David Hegg: With liberty and justice for all

David Hegg
David Hegg is senior pastor of Grace Baptist Church and a Santa Clarita resident. "Ethically Speaking" runs Saturdays in The Signal.

Imagine if Abraham Lincoln were alive today and presented his Gettysburg Address before a gathered audience.

Imagine the response to his opening line: “Four score and seven years ago our fathers brought forth, upon this continent, a new nation, conceived in liberty, and dedicated to the proposition that ‘all men are created equal.’”

Of course, most of the reporters in the audience would immediately fact check to find his dates are all wrong, this being 2017, and they would lead with that.

Some activists would cringe at the offensive nature of saying the USA was a new nation – given there were American Indian nations already living throughout the land. Pro-choice advocates would rail against his insertion of “conceived,” as though creating a life was worth caring about.

And his assertion humanity was “created” – clearly a religious, anti-scientific notion – would headline several articles declaring Mr. Lincoln too radical in his religious beliefs.

But the greatest outcry would be against his insensitive, insulting, and discriminatory use of “men” as if women were not as equal as men. How dare he!

Across the nation, those who are ever vigilant to spot microaggressions – those imperceptible offenses only they can define – would leap to the forefront of the supposed battle for equality. Honest Abe would become the newest enemy to those convinced the greatest freedom we have in America is the right never to be offended.

And they would miss the whole point of the speech. They would be clueless to the fact that meaning in every treatise or speech begins with understanding what the speaker intended the audience to understand from the words he used.

They would interpret his verbiage through the grid of their own bias and be so fixated on using the speech to further their own agenda that they would hardly hear the rest of his words.

They would miss the stirring rhetoric that has stood through the years as one of the greatest tributes to those who don the uniform and bear arms in defense of true freedom.

I bring this up as we look forward to Independence Day because I believe our nation is being hijacked by those who insist no one is free to think, believe, or express their views if there is any chance someone will be offended.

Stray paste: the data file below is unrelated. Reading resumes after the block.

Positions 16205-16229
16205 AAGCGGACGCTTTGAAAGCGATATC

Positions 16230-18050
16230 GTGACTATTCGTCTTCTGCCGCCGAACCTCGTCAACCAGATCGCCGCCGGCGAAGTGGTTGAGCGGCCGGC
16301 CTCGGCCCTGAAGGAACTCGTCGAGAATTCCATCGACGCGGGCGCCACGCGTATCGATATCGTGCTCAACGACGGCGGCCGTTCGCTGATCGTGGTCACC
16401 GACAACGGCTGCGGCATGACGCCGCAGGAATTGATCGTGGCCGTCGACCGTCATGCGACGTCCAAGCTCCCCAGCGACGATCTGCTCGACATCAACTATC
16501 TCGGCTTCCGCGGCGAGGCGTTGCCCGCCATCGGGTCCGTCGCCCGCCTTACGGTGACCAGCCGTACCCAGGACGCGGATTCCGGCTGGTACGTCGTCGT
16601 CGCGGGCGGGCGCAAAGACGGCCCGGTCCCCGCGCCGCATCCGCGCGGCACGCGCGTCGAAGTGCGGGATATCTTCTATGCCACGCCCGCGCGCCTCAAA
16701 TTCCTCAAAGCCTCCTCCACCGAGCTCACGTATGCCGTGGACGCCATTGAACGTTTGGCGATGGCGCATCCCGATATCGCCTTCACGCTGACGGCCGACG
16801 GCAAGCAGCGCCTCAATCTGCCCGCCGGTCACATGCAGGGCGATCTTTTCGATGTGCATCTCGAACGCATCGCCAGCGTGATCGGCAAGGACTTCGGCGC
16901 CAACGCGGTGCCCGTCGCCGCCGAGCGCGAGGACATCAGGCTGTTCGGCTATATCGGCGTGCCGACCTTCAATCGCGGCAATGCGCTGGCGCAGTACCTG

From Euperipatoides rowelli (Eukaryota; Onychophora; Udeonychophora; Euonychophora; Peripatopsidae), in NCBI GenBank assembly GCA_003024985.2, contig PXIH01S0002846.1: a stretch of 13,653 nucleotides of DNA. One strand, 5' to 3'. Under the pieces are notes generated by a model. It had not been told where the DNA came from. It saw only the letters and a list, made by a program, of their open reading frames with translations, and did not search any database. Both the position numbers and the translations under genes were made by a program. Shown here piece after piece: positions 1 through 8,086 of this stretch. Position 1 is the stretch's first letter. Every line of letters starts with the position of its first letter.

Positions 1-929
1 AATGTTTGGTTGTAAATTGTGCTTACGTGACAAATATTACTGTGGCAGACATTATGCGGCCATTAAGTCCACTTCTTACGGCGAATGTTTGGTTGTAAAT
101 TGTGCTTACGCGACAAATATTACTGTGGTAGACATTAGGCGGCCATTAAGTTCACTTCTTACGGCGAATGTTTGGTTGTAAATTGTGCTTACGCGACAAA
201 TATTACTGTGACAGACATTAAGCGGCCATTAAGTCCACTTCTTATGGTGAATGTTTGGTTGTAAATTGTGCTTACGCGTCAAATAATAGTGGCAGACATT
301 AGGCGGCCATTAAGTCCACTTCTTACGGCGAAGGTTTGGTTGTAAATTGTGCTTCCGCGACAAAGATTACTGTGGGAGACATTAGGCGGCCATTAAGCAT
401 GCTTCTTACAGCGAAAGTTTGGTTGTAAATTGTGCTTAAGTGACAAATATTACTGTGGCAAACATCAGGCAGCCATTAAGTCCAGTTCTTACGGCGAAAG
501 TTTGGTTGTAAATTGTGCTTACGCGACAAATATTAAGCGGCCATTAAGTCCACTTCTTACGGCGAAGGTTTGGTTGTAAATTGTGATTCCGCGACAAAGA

They are bold in declaring the fight is against discrimination of any kind, and yet they are practicing the greatest form of discrimination possible … a prejudice against individual thought and expression unless it aligns with their ideology.

Since when do other people get to decide what I can think and say? And since when do they have the right to define what opinions I can have based on my age, sex, race or religious affiliation?

Since when is it right to lambast a Christian for holding Christian views in a nation that has some level of Christian roots? Since when can you tell an African-American, or a bald, Caucasian pastor, or a female college freshman, what he or she must think?

Believing a person’s sex, race, orientation or religious commitment defines the acceptable limits of opinions he or she may hold is both prejudicial and reductionist. This may be the worst kind of discrimination.

Of course, it is never right to intentionally offend or demean others. And certainly, a good ethical foundation puts civility at the top of the list.

But the coin has two sides. It seems impossible not to offend those who walk around hoping to be offended – no matter how hard we try.

When President Lincoln stood in the Gettysburg cemetery, he was championing real freedoms worth dying to protect. Mark this down. The right to go through life and never be offended is neither a right nor a rational expectation.

No soldier would die for that, but many have died for the foundational belief that God has endowed each of us with basic human rights.

We would do well not to let identity politics and the thought police expand those rights to include making sure everyone thinks the same thing. If we do, you can be sure we’ll never see another Abraham Lincoln. He would simply be too offensive.


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